Transition year: Why other countries are copying the Irish ‘doss' year
Educators around the world increasingly see its value in reducing stress and anxiety
Students Christopher Doyle and Caolán Ruane take part in Crana College’s transition year programme
Transition year is more popular than ever. By now it is available in 92 per cent of schools, and a record 72 per cent of third-year students went on to do it this year.
It’s a time for students to step away from the books, learn more about themselves and mature socially and emotionally.
Other countries seem to be taking note. In 2017 officials in Singapore – which tops the Programme for International Student Assessment rankings – quizzed then minister for education Richard Bruton about the model.
In a country where concerns have been raised about the intense academic pressure being placed on pre-school children, they wondered if it could help reduce stress and anxiety by pausing the academic treadmill.
And in 2015, a new secondary school programme in South Korea was influenced by transition year.
But has transition year really succeeded in Ireland or, with the new junior cycle and mooted senior cycle reforms stealing much of its focus on personal development and self-directed learning, is it possible that it has run its course?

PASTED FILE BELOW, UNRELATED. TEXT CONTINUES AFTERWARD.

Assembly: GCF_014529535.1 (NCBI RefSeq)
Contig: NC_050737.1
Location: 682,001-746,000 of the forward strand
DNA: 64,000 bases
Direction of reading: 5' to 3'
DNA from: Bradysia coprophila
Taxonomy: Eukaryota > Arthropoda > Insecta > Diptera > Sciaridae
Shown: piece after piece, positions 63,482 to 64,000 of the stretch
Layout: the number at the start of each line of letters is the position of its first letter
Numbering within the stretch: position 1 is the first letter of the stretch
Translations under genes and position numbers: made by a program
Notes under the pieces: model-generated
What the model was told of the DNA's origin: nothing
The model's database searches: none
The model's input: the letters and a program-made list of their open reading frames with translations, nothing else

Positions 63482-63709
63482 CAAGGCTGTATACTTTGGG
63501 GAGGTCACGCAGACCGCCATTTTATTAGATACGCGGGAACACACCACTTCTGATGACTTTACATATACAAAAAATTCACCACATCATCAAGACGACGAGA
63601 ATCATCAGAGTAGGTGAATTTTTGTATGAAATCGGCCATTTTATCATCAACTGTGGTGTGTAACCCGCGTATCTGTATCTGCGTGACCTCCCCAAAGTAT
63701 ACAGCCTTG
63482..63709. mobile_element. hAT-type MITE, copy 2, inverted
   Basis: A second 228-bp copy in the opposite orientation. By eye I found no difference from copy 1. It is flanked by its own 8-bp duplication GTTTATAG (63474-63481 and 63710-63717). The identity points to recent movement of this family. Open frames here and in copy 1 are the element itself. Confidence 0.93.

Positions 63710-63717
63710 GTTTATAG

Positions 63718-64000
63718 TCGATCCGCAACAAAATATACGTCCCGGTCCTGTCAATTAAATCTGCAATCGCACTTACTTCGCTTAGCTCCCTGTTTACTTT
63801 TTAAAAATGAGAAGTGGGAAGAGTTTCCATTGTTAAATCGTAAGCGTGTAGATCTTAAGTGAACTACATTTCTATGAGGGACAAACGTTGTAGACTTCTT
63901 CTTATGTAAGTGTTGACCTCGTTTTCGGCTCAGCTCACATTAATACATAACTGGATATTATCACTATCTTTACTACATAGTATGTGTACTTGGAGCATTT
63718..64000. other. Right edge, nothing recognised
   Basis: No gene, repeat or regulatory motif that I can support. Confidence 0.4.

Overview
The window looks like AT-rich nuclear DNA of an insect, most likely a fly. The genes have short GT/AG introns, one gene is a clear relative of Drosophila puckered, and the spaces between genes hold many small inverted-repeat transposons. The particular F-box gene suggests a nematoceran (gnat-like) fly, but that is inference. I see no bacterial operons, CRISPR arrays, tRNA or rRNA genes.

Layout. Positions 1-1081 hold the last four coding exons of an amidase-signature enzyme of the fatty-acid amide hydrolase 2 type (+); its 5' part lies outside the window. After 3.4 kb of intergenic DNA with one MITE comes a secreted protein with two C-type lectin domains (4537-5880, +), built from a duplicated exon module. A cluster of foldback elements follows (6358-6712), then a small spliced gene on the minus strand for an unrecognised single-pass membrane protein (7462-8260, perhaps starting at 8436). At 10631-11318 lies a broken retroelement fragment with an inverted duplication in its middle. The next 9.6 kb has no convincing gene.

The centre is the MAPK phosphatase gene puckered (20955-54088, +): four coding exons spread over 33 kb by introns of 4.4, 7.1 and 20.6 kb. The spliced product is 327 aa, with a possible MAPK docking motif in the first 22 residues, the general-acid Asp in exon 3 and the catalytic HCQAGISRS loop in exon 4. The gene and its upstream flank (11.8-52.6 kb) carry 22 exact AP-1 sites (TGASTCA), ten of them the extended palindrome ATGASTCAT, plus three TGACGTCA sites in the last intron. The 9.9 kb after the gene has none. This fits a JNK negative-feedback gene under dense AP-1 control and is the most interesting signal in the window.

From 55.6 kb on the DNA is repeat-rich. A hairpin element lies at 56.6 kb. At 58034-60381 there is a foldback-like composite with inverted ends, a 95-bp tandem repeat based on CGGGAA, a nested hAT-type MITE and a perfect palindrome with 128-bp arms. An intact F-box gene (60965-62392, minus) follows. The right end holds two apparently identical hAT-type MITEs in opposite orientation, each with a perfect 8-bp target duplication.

And with so much focus on the exam years, is transition year in danger of slipping down the agenda?
Dr Gerry Jeffers is a retired lecturer in education at Maynooth University, author of Transition Year in Action, and the former co-ordinator of the Department of Education’s transition year curriculum support service.
“Transition year is an idealistic project that has taken root in the system,” he says. “It recognises that young people aged 15 and 16 need time, space and opportunities to move from a highly structured environment to one where they take greater responsibility for their own learning and decision-making. Part of the appeal is that it is counter-cultural.”
Transition year’s influence in the revised junior cycle, which emphasises personal growth and the development of critical skills, has been evident. Should it be stripped for parts and redistributed to the other years in school?
“When it was introduced in 1974, the guidelines stated that the transition year philosophy should permeate the entire school. But it does have an important value as a separate, stand-alone programme, and I would hate to see that lost.
“If anything, some of what we have learned from transition year – particularly work experience – would be a welcome addition to fifth year. There is a sense that transition year students, by and large, find transition year rewarding but then are plunged into the senior cycle with its heavy focus on homework and study.”